Out of State
To follow up about that Vestoj article I wrote about in one of the first of these posts, there will be a discussion held “in light of the attention garnered” by it at McNally Jackson this weekend. I’m thinking about bringing a date there but I’m also hesitant to open up discussion about anything I care about to anyone I want to keep liking lately.
I just assume everyone is man-splaining everything to me, but I’d never accuse anyone of that to their face. It’s not even man-splaining, really, it’s this presupposition that I (a woman, but maybe that isn’t relevant) am not going to understand what we’re all talking about, no matter what it is. Sometimes I don’t understand, but that’s where the phrase “know what I mean?” comes in handy. There’s this arrogance, this idea that no one will truly get this brilliant person, and he’s used to that, even fine with it or loves it. I think I’m supersensitive to it because I assume people are attacking my career when they challenge my ability to grasp a concept. (Am I worse than they are?)
But really I’m reading too far into things because I’m angry about so many other things. I’m angry that I can’t not generalize about men anymore, because there have been too many occasions in which heeding generalizations would have served me better than my instinct to trust that everyone is capable of acting outside of the temptations that privileges afford them. But enough about men (would this column pass the Bechdel test?). But what isn’t about men?
I’ve been accused by a bitter ex, more than once over the years, that I’m not capable of writing about anything other than myself. And that’s a gendered accusation only because the feminine confessional style is a cliché. Same ex said I shouldn’t move to New York because I’ll end up one of those writers writing about New York. Same ex was the first person who encouraged me to publish my novel, said it was smart and unique. It’s not about New York or myself, but it could be.
Over the weekend I was in Cape Cod visiting my friend Alice Wilsey, whose family, the McMahons, were all there visiting, too, or hosting. The family is made up of architects, artists, and writers, all of them averse to aggrandizement. Each is brilliant and funny in a way that fits into the family dynamic like Ken Garland’s Connect game, which in the end has no winners or losers, just a satisfying design. We played that game with Alice McMahon (nicknamed Lamb), who is Alice’s 90-year old grandmother and the funniest out of all of them.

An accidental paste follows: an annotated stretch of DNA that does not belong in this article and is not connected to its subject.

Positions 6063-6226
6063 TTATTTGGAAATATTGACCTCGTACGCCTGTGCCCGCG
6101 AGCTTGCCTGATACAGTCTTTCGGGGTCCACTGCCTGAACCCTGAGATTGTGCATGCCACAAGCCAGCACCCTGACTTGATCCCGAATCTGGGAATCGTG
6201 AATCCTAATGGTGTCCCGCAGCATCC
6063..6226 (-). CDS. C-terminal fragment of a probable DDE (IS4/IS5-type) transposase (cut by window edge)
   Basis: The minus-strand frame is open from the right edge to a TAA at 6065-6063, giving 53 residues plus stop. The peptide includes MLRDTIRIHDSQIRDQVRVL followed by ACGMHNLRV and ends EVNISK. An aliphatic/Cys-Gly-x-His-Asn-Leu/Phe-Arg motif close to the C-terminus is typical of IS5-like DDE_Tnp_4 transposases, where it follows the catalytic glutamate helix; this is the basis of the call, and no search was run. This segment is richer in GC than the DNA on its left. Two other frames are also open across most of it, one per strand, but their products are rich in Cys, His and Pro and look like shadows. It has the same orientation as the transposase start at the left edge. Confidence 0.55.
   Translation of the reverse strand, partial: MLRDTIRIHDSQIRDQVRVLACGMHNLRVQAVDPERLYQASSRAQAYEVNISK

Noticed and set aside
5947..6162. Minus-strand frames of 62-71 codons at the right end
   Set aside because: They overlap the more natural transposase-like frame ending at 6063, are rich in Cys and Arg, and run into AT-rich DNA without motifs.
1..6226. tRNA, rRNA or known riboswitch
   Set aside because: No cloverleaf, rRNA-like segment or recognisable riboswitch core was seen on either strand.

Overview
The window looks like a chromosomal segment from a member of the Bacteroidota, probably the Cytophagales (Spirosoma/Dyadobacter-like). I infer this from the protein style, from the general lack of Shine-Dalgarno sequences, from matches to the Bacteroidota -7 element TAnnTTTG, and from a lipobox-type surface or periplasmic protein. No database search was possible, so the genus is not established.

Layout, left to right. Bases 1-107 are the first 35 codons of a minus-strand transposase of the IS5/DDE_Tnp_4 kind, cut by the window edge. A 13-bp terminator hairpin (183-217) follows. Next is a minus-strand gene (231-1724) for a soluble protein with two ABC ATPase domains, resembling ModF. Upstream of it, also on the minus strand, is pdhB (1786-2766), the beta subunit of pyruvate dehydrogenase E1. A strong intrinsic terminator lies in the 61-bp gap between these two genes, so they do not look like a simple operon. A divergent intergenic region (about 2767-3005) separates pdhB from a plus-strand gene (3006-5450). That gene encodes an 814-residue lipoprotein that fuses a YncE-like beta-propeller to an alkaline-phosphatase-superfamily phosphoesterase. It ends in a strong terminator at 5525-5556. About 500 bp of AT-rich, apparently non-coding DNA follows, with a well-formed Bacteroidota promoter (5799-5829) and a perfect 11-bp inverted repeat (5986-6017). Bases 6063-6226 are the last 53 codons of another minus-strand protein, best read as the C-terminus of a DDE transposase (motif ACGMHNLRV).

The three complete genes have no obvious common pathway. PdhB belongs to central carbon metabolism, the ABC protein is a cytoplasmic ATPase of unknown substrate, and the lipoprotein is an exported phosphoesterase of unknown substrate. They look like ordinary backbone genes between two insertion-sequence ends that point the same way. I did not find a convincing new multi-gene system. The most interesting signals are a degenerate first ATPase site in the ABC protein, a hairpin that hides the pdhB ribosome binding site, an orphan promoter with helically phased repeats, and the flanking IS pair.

I just came back from a screening of Cody Critcheloe’s No Leash, which I mentioned in another post. It’s incredible. I wrote the voice-over monologue, but most of it I stole from Slavoj Žižek and Joan Didion. I love my life right now, I really do.
Inspired by really great gossip articles in Page Six (long live the New York Post, RIP the Village Voice) and the Hollywood Reporter, I wanted to gossip about New York’s nonexistent literati. Just that they think they’re something and they’re not, that kind of thing. That someone I slept with once was judging a debut fiction award and didn’t vote for my novel, even though some of the other entries were garbage and we both know it. That all of these people network in sorority-like conditions, over “drinks”, which could mean so many things. But if I started talking about them as some kind of literati it would validate something that I think is really not there right now. It’s all interns.
In 1980 the French newspaper Libération asked Marguerite Duras to write a chronicle for them over one year. The pieces could be as long or short as she liked, so long as she wrote every day. Duras said a year was far too long and proposed three months instead. "Why three months?” her editor asked. "Three months is one summer long,” she replied.
"Agreed, three months, but every day!" the editor insisted. Duras didn't have anything planned for the summer and almost gave in. But then she suddenly became terrified that she couldn't plan her days as she wished. So she said: "No, once a week, about whatever I want." The editor agreed.
For the summer of 2017 Spike invited Natasha Stagg to do the same: one text a week, of any length, on whatever she likes. One summer long. This is her ninth report.
NATASHA STAGG is a writer based in New York. Her first novel Surveys was published with Semiotext(e) in 2016. A new installment of Out of State will be published online every Friday for ten weeks. Last week she wrote about Trump's irreversible damage, "manic" heart racing and a not so happy Chris Kraus.